All posts by mjhousiaux12

Mr. Caraway and Mr. Carlson Go to Vishnu Bunny

Every artist has their peculiar obsessions. Some keep them hidden, preferring to let them lurk at the margins of their work. Others, like Kevin Caraway and Solomon Carson, place them front and center and render them in big, bold, strokes.

Thus, it is only fitting that Caraway and Carson will be exhibiting together this Friday at Vishnu Bunny, as part of the monthly First Fridays series. With a title like 1 + 1 =!?, one must be intrigued. Continue reading Mr. Caraway and Mr. Carlson Go to Vishnu Bunny

The Art of Doing: Oliver Herring’s Task Parties.

Most of us think of artists as rather solitary figures, toiling away in front of a blank canvas or untouched piece of marble in a desperate attempt to express themselves.

There are, of course, some who still fit this description.  More and more, however, the most interesting and dynamic art is breaking down the traditional barriers between an artist and their audience, allowing everyone to take part in the creative process.

Take Oliver Herring.  One of the great experimental artists of his generation, he has effectively embraced the idea of giving total strangers control over his work

And on more than one occasion, this has resulted in him literally embracing total strangers. Continue reading The Art of Doing: Oliver Herring’s Task Parties.

Blue Is The Warmest Color: The Art of Hilaire Hiler

While some artists (Picasso, Pollock and Warhol) loom larger than life in our cultural memory, it is only a precious few whose names are actually preserved for posterity. This is why, every once in awhile, one should look back at those artists who were lost to history and bring their unique, if limited achievements to light.

Hilaire Hiler is one of the Continue reading Blue Is The Warmest Color: The Art of Hilaire Hiler

Frontier Dreams: The Prairie Art of Harvey Dunn

South Dakota is not exactly known as a haven for the arts. This is not to say, however, that the state does not have its own rich artistic heritage. To find evidence to the contrary, one need only to take a trip to the South Dakota Art Museum.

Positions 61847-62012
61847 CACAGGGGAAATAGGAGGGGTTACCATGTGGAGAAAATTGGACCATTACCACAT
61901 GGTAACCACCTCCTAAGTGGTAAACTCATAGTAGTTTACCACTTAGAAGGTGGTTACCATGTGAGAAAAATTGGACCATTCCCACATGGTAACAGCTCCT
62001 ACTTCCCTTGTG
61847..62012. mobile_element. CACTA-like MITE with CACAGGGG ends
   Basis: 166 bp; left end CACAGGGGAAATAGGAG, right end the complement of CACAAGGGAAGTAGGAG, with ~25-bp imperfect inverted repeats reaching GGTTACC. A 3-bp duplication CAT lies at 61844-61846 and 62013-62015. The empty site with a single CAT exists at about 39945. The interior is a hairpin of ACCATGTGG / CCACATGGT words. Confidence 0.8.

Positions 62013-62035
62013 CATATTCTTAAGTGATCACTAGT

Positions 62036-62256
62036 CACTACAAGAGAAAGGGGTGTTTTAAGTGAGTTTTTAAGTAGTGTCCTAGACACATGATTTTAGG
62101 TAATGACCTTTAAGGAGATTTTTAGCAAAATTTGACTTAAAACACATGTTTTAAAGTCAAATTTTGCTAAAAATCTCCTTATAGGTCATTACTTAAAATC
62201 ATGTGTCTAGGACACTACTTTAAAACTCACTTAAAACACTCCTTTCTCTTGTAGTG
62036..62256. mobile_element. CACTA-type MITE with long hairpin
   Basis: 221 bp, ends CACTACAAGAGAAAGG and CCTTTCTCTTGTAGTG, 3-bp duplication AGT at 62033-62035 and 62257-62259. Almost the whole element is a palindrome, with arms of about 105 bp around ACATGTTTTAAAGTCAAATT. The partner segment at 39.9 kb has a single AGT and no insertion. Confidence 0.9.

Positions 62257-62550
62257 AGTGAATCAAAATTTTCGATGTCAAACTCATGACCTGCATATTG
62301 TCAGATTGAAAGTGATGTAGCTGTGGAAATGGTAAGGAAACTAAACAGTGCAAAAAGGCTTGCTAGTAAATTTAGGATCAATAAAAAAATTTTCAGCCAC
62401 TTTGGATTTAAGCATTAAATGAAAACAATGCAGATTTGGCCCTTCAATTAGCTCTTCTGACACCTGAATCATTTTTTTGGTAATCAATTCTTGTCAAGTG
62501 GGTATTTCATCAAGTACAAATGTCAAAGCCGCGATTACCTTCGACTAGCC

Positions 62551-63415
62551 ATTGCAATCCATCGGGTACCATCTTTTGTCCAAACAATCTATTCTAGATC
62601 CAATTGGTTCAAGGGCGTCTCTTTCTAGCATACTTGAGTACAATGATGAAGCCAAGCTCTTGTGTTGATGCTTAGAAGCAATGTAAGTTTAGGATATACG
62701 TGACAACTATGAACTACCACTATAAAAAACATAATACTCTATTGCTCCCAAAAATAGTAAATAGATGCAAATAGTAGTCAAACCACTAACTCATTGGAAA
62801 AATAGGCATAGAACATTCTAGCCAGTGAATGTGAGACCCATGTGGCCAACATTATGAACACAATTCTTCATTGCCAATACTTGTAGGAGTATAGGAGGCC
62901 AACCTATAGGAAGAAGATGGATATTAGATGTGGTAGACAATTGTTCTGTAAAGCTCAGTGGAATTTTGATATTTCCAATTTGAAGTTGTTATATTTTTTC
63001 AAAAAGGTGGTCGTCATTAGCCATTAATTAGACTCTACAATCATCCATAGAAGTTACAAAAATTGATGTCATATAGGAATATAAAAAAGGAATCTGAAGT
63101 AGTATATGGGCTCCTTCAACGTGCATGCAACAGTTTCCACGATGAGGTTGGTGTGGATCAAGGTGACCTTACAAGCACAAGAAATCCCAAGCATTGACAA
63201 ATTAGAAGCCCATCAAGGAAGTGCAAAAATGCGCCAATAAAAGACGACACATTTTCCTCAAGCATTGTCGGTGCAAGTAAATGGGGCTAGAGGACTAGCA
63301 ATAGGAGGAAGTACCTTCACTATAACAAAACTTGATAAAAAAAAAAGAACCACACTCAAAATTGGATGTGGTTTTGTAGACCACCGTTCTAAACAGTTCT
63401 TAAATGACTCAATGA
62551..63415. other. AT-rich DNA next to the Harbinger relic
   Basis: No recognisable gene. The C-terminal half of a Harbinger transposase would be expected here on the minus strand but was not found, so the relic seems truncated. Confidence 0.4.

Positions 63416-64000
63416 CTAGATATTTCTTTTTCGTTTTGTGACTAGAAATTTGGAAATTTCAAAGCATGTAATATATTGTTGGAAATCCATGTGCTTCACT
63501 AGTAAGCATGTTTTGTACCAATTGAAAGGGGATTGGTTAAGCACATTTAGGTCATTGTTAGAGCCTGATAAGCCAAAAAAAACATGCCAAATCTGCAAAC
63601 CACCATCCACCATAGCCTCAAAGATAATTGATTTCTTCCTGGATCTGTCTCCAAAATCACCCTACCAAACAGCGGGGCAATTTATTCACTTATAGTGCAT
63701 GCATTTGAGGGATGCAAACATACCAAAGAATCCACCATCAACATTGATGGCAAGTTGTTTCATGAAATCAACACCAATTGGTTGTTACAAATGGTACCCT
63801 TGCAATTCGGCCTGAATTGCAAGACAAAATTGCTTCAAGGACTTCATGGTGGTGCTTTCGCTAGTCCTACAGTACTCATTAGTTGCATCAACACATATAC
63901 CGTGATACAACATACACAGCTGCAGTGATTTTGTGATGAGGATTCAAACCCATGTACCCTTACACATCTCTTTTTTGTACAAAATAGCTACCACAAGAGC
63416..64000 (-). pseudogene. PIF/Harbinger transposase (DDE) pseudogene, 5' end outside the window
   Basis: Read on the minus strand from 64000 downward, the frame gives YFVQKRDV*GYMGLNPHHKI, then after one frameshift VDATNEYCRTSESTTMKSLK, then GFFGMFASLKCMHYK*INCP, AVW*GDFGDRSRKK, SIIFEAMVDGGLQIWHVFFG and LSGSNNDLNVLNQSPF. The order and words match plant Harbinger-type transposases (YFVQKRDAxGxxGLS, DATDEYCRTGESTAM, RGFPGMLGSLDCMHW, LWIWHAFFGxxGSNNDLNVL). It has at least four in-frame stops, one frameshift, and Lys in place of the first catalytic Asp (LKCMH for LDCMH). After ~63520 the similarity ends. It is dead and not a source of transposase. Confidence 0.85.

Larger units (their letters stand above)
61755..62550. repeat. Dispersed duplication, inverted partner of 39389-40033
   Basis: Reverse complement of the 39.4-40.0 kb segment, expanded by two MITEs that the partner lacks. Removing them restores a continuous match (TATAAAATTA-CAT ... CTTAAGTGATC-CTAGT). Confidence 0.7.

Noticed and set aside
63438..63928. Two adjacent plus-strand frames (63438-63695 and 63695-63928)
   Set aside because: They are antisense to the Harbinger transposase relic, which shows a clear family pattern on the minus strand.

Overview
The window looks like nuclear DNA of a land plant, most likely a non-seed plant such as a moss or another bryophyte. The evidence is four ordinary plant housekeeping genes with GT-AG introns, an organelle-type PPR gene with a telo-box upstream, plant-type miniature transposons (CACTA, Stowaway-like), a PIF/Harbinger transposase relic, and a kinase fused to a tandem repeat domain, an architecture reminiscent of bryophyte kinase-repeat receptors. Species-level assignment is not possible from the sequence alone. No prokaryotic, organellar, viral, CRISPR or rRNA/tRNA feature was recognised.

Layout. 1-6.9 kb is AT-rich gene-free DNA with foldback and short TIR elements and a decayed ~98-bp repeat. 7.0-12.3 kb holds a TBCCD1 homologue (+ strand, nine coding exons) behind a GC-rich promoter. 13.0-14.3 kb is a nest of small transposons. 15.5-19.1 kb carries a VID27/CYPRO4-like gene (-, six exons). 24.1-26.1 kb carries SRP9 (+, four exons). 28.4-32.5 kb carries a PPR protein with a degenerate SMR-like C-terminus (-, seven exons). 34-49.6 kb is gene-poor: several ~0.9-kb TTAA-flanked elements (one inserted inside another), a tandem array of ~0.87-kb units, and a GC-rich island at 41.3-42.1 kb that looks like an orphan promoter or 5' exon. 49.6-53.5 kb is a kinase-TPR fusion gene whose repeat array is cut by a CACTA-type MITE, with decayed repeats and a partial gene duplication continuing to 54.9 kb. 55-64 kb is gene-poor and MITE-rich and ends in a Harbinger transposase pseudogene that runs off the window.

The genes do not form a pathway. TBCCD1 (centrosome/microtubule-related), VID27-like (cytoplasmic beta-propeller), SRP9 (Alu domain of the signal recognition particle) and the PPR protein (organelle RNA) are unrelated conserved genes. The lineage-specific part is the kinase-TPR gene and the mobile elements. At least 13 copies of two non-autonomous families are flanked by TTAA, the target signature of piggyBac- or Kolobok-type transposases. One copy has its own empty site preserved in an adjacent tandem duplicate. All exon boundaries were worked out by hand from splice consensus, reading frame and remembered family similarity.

Nestled on the campus of South Dakota State University in Brookings, the museum recently achieved national accreditation for the fifth time in its history, and there can be no wonder why, given the troves of unexpectedly great artwork stored within its walls.

The South Dakota Art Museum  is perhaps best known for housing the most extensive collection of works by South Dakota’s first landmark artist, Harvey Dunn (1884-1952), all of which were on display until January 10.

Dunn (who was born on a homestead near Manchester, SD and graduated from South Dakota Agricultural College) spent most of his career as a Continue reading Frontier Dreams: The Prairie Art of Harvey Dunn

Portrait of the Artist as an Old Writer: Carl Grupp’s Literary Debut

zandbroz-book-signing-carl-gruppCarl Grupp is a natural raconteur.  As most who know him will attest, the man who many consider to be South Dakota’s greatest living artist is fond of peppering a conversation, regardless of subject, with any number of asides, anecdotes and tall tales.

Therefore, one might have rightly reasoned that it was only a matter of time before Grupp, who came of age during the turbulent Sixties, turned his wealth of bizarre and interesting experiences into a book. And finally Continue reading Portrait of the Artist as an Old Writer: Carl Grupp’s Literary Debut

Art and Electioneering: A Short History of Campaign Posters

In the United States, art and politics have long been uneasy bedfellows. This has largely been true since  the onset of the Cold War, which effectively silenced many artists who had been weaned on the radical, leftist ideologies that had prevailed among the American avant-garde during the Twenties and Thirties.

Today, the trend has reversed itself somewhat.  On the whole, however, art remains more an instrument of personal expression (or simply “art for art’s sake”) than a means for making big political statements.